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Shane Francis

When you were starting out...

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When you were starting out how do you absorb information on books, tutorials and stuffs? on a clearer note, what do you do that helps you remember everything you read and understand how they really work?

There are times when I can absorb the information easily and recall them back easily when I need to use them on some projects. But sometimes even if I reread the text several times, I just can understand and remember specific stuffs and takes me ages just to figure out what I am supposed to do and supposed to use on the thing that I'm working on.

And to experienced programmers out there, do you still check the index,glossary and stuff often? (Documentations[F1] or whatever it may be for you) Because I find myself looking at it once, twice or more everytime I work with a project.

Thank you in advance.

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Yeah I agree. Don't bother too much about remembering every details - those you can look up.

 

What's more important is to be familiar with what's possible and what's not, what's new and what's old. Be familiar with typical architectural- and design patterns, with what technological alternatives you have and how they fit into your work. Stuff like that.

 

What I'm trying to say is that it's more important to have a good perspective than being able to recite a complicated function. The more you can write down / bookmark for future reference, the more your brain is free to think about more important stuff :)

 

Trying to remembering everything you read is what they had to do in the old days when there was no internet and you had to borrow the only available book from a friend who knew a guy related to someone living close to a library :D

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I once took a class on doing taxes from the IRS.  His rule was: "If you haven't looked it up in the last five minutes, just look it up again."

A measure of a programmer is not being able to write a complete program on a white board from memory.  There may have been some changes to the API since you last used it.  Or something you use all the time changed awhile ago, and now there is an easier way to do it or a better code example that has extra stuff in it you've left out.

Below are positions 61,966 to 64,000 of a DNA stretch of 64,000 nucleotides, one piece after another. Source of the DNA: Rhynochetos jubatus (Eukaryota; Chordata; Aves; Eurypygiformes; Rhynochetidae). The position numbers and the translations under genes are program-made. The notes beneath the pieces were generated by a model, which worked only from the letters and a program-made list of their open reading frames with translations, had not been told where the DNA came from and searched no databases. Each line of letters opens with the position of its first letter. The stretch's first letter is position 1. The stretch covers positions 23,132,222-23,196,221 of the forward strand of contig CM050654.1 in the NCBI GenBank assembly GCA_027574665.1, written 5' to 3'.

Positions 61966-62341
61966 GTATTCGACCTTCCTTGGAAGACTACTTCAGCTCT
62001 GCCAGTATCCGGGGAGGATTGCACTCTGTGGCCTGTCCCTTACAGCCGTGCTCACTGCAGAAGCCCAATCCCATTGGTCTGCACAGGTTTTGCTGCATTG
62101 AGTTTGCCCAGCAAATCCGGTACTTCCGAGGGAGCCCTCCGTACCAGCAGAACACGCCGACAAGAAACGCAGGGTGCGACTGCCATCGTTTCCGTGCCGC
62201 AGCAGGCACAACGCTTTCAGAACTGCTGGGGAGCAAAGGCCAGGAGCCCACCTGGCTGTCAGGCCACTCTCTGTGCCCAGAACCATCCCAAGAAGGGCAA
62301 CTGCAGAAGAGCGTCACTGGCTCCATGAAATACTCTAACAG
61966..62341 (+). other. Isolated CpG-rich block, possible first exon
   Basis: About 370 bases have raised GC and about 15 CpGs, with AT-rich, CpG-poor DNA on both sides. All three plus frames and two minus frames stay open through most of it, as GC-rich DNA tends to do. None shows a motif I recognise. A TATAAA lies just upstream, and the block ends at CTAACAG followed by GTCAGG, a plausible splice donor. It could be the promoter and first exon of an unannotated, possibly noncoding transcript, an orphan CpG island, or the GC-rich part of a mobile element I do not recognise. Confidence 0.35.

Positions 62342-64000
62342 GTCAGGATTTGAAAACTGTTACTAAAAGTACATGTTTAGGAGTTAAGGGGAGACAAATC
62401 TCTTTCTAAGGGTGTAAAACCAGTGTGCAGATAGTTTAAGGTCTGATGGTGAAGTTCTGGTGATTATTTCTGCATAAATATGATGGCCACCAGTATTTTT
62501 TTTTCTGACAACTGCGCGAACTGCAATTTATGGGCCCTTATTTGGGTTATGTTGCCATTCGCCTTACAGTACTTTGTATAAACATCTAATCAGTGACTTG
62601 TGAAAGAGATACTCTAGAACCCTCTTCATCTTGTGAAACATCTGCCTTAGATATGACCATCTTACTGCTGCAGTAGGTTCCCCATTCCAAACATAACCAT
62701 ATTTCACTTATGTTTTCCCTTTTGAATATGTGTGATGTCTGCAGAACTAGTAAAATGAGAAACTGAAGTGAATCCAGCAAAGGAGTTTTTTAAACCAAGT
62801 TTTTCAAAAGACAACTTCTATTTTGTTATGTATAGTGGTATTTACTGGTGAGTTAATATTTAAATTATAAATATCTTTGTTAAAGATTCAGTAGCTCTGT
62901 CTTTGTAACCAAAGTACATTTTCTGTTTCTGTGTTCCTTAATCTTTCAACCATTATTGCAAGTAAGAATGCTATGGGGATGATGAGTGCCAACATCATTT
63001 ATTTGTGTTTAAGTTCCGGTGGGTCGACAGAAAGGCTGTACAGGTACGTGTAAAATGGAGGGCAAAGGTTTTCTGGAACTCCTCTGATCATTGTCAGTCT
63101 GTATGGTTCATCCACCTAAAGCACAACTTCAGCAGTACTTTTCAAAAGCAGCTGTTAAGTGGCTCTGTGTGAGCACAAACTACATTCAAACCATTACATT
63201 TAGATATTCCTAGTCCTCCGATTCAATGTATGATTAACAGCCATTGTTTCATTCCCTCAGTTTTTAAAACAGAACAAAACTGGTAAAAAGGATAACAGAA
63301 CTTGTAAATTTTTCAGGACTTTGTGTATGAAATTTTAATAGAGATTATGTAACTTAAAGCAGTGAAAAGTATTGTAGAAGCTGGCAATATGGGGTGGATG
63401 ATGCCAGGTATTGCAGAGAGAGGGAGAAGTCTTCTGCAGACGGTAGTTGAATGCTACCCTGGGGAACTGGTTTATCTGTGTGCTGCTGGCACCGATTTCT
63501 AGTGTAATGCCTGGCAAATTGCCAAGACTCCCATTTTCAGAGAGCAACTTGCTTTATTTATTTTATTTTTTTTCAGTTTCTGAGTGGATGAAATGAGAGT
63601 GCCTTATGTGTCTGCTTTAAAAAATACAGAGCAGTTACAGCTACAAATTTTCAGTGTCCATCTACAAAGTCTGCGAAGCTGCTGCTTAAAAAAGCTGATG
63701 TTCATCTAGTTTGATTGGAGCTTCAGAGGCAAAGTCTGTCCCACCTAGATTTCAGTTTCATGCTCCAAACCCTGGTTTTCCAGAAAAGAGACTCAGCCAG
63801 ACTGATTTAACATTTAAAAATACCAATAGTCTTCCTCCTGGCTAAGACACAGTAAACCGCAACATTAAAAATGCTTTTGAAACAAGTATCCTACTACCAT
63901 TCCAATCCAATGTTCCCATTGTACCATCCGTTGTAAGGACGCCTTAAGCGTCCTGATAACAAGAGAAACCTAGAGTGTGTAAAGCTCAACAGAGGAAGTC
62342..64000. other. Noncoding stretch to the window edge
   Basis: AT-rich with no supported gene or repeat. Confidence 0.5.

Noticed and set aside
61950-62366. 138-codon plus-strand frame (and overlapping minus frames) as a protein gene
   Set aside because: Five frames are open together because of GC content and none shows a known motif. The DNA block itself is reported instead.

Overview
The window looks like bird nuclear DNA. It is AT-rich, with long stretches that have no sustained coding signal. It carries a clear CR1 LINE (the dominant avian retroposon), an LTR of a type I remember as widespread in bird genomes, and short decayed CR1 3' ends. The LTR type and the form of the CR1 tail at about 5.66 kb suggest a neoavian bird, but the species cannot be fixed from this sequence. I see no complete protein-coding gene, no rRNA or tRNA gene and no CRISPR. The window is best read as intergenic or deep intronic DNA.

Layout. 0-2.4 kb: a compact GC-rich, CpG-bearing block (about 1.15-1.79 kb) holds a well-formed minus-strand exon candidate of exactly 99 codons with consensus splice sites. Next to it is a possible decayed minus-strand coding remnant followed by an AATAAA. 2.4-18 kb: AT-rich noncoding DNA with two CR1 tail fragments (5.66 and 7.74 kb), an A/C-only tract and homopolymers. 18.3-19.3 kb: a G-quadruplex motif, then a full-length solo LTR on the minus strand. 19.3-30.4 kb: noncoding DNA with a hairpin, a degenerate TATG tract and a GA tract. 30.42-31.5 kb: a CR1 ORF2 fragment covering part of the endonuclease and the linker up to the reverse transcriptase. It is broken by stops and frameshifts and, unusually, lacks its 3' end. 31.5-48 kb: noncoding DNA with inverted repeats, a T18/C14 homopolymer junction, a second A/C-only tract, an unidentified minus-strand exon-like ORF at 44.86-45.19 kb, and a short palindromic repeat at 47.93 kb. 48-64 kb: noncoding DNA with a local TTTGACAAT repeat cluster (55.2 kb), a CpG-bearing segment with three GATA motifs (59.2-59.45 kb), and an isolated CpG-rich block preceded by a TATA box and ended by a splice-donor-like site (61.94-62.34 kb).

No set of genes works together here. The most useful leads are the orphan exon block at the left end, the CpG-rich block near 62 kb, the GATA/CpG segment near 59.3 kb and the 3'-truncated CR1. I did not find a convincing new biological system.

When I start coding, I always bring up the documentation to whatever I'm using before I start using it.  I've got MSDN, OpenGL, SDL, and a whole bunch of other stuff bookmarked waiting to be used.  The more you learn to read the documentation, the better you get at deciphering what it is trying to say.  Also, don't be afraid to download and link the source code for a library.  You can always read the source code, and you know it's up to date.

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What helps ME most is not just reading stuff... but working on an actual project and having to use/implement that stuff in it. Then, and only then, it will stick for certain... given we are talking about the solution to a problem I was fighting with for hours, the solution, once found, will be superglued into my memory :)

 

Just reading books is a very bad idea, at least for me. I usually read something (or parts of it), or watch a tutorial (or parts of it) when I need it, and try to implement what I learned next to it. If I just read it somewhere, and then a week later need it in a project, I am dead certain I will have to go back and re-read it, because in the meantime I only remember I read SOMETHING about it a week ago.

If I did something practical with it just next of reading it, it will still be present a week later.

 

 

That is what works for me, YMMV.

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It feels to me like I have to write something in order to retain it in memory. I write down just about everything and then never look at what I wrote again. Maybe it's a whole "hands on" sort of thing.

 

Reading, watching, or listening just doesn't do it for me very well. I don't worry about memorizing something that I can look up easily enough. If I look something up enough times, I'll probably retain that info for awhile but, if I don't use it regularly, it's gone after awhile. Just make sure you have a source that's reliable and fast to get to.
 

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And to experienced programmers out there, do you still check the index,glossary and stuff often? 

Yes, all the time. I still go back to my college books for formulas, and read the API docs for whatever I am doing. Memorizing only helps, but is never required. Most stuff you only code once in a great while - like in your example: once per project.

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For me it works too always do all exercises in books, bringing the stuff you've read to practice. Takes more time then just reading, but it helps me remembering and getting more experienced.

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I don't have much to add to the above, but I agree that memorization is wildly overrated in programming (and most other fields as well). It's impressive to be able to rattle a variety of  complicated things off from memory, but memorization is hard, time-consuming, and in the end you only get marginally (at best) faster code entry into whatever you're working on. On the other hand, learning to look things up efficiently gives you prompt access to everything which can be looked up (which is pretty much everything there is).

 

Keeping a well-organized collection of references is much better than trying to memorize.

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